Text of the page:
The New York Knicks have finally ended their tumultuous relationship with Carmelo Anthony, trading the 33-year-old forward to the Oklahoma City Thunder in exchange for Enes Kanter, Doug McDermott and a 2018 second-round pick. A trade call is scheduled on Monday and Anthony is expected to join the Thunder for the start of training camp on Tuesday. Here are three takeaways.

The Melo era in New York ultimately disappointed … but it wasn't all his fault

Anthony's tenure in New York seemed destined to fail from the day he forced his way from the Nuggets to the Knicks in 2011, when New York gave up four players from their core group -- Wilson Chandler, Raymond Felton, Danilo Gallinari and Timofey Mozgov -- in the deal. The Knicks won 54 games and made it to the second round of the playoffs in 2013, while Anthony finished third in regular season MVP voting. The team missed the playoffs in Anthony's final four seasons in New York.

Aside from drafting Kristaps Porzingis, the Knicks failed to surround Anthony with enough talent to be a playoff team under Phil Jackson, who cycled through head coaches, butted heads with his star player in public and admitted it was time for Anthony to move on after the end of last season, just weeks before Jackson parted ways with the franchise. For the past few seasons, every conversation surrounding Anthony has revolved around his no-trade clause and how the Knicks could move on from their star.

His numbers have declined in recent years, but Anthony still averaged 22.4 points in 74 games last season, and remains one of the best individual scorers in the league. In Oklahoma City, he will be free of the expectations of carrying a team without enough capable players on their roster to compete on a night-to-night basis. In the end, the Melo era in New York will be remembered for great individual moments -- like his 62-point game at Madison Square Garden in 2014 -- that were few and far in between, as the Knicks continue to be a franchise that has no clear path back to contention thanks to years of mismanagement and poor front office decisions.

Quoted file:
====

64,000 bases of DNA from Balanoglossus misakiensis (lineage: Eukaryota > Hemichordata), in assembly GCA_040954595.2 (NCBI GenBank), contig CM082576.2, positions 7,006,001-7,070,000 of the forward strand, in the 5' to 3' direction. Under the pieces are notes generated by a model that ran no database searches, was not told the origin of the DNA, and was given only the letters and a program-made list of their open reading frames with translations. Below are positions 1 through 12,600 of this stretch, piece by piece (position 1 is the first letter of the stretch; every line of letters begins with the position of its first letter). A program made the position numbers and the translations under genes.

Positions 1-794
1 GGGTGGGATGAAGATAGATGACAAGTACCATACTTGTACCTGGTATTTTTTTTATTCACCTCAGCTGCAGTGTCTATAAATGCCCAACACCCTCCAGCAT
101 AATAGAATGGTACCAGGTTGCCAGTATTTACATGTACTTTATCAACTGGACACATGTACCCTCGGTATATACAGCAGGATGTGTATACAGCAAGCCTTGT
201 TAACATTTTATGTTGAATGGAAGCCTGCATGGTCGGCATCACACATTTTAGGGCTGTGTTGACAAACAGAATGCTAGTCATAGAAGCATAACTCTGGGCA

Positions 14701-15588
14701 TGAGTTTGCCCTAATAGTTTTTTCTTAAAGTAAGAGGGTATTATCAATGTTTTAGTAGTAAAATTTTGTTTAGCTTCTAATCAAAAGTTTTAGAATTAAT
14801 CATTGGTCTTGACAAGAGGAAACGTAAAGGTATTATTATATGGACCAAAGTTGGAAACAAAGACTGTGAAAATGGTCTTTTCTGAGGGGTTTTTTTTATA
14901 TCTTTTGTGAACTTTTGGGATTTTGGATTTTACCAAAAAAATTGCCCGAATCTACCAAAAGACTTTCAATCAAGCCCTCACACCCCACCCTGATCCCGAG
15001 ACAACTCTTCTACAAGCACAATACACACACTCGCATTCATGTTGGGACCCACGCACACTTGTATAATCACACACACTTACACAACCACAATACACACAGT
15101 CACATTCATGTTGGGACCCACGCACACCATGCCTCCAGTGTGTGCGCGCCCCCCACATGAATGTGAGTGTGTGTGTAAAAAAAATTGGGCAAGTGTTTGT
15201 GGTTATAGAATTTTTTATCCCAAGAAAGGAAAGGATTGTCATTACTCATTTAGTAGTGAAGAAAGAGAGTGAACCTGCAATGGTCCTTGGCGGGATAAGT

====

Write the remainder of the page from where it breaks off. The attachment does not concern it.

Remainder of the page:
The Thunder have assembled a legit contender … for one year

After Russell Westbrook's one-man show lead the Thunder to 47 wins but a quick playoff exit that showed the gulf that existed between Oklahoma City and the top teams in the West, general manager Sam Presti traded Victor Oladipo, Domantas Sabonis, Kanter and McDermott to acquire Paul George and Anthony. The Thunder have significantly upgraded their roster, and now have plenty of five-man lineups that can be a terror on both ends of the floor.

George and Andre Roberson will be a fearsome defensive tandem on the perimeter, and alleviate some of the concerns about Anthony's defensive shortcomings. Billy Donovan can employ smaller lineups in crunchtime with Anthony at the four and Steven Adams at the five that will create problems for opposing defenses. The Thunder now project as a team that will win 50+ games and compete with San Antonio, Houston and Golden State to be the among the West's elite.